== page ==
Cathey said he's been told it could take two months to restore power.
"Seventy-five percent of our city is not here (destroyed)," he said. "There's not one local business that's operational."
Wife watched her husband die
Sitting in a red pickup just steps away from her damaged home, Gayle Sweet recalled the last moments she shared with her husband.
"I told him, 'Hold on, just hold on, I'm calling for help now,' " she told CNN affiliate WFTS on Thursday, sobbing.
Her husband, Steven, was killed when an oak tree smashed their home in Gretna, Florida, and landed on top of him. The 44-year-old was among at least 18 who have died since Hurricane Michael made landfall Wednesday.
Hours after the storm left her home in ruins, Gayle Sweet refused to leave. Her husband's body was still trapped in the rubble.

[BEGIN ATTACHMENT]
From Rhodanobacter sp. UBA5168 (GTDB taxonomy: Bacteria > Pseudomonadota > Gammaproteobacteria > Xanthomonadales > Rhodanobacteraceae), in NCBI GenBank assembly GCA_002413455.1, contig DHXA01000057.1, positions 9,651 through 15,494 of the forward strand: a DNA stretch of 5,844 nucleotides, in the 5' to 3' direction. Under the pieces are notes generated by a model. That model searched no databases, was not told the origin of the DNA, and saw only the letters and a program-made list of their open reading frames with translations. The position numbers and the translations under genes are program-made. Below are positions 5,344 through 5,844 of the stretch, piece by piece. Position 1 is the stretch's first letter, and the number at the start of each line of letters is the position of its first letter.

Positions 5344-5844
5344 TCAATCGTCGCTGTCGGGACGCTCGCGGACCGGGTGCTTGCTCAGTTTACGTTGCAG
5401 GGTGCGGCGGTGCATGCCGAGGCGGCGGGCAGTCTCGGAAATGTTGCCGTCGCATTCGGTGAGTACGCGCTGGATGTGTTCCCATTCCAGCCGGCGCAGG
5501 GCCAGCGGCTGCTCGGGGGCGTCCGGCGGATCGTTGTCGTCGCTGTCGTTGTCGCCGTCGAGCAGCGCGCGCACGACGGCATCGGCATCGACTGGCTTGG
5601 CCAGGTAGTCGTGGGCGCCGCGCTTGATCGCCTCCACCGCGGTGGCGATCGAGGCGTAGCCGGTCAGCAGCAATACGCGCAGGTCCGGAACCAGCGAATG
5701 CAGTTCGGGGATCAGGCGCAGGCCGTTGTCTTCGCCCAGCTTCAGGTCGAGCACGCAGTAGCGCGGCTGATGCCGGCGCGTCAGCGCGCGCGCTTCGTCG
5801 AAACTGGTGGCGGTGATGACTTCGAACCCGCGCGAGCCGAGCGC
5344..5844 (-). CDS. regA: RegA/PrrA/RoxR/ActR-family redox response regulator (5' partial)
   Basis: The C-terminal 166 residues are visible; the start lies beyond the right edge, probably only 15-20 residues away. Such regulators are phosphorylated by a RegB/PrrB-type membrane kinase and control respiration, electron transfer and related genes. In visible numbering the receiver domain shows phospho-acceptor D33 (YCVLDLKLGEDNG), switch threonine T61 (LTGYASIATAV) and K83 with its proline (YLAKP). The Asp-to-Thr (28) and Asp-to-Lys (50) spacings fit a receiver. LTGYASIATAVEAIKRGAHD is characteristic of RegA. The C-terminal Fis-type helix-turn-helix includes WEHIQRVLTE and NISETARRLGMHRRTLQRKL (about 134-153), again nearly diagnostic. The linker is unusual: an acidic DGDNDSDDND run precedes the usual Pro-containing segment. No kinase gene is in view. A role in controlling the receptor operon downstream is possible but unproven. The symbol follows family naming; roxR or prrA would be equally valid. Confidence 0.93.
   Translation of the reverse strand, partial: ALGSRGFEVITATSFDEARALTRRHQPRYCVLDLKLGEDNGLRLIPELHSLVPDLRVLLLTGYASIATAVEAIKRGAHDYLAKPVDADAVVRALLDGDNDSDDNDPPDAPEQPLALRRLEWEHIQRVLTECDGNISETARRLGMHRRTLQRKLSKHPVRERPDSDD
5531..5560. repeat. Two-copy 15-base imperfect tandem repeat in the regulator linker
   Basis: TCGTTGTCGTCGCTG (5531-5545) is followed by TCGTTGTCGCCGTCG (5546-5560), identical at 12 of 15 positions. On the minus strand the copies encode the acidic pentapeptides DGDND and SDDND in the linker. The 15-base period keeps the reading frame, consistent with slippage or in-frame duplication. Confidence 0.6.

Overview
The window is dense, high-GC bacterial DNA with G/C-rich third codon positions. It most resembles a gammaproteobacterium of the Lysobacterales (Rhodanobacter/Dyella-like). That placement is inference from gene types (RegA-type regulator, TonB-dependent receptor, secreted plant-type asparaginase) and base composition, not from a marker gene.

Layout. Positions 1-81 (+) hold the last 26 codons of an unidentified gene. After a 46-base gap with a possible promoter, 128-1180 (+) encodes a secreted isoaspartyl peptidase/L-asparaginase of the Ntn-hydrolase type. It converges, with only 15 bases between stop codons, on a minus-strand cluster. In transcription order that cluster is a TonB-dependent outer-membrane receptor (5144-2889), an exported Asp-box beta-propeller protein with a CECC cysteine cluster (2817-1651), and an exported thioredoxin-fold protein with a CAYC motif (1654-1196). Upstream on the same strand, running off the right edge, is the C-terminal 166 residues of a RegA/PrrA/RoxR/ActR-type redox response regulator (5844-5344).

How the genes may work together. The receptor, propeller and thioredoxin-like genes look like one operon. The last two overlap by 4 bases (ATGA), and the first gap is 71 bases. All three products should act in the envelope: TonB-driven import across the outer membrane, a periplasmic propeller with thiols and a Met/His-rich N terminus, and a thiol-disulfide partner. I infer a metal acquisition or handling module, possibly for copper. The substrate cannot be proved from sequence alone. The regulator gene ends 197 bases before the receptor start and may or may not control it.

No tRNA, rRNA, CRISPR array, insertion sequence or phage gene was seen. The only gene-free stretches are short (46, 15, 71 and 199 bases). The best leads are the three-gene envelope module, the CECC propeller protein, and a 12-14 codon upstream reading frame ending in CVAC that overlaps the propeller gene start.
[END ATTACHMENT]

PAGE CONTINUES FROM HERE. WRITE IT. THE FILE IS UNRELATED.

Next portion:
"Hopefully they (emergency crews) will be here soon. I'm not going anywhere until they bring him out," she said.
At least eight people, including Sweet, have died in Florida. An 11-year-old girl died in Georgia when a carport came crashing through the roof. Two of the three people who were killed in North Carolina died when their vehicle struck a tree that had fallen because of high winds, said Adrienne Jones, deputy director for the McDowell County Emergency Medical Services.
Six people died in Virginia. Four drowned and a firefighter was killed when a tractor-trailer lost control and hit his truck on a wet highway in Hanover County. The Virginia Department of Emergency Management said Saturday a sixth person died in Charlotte County.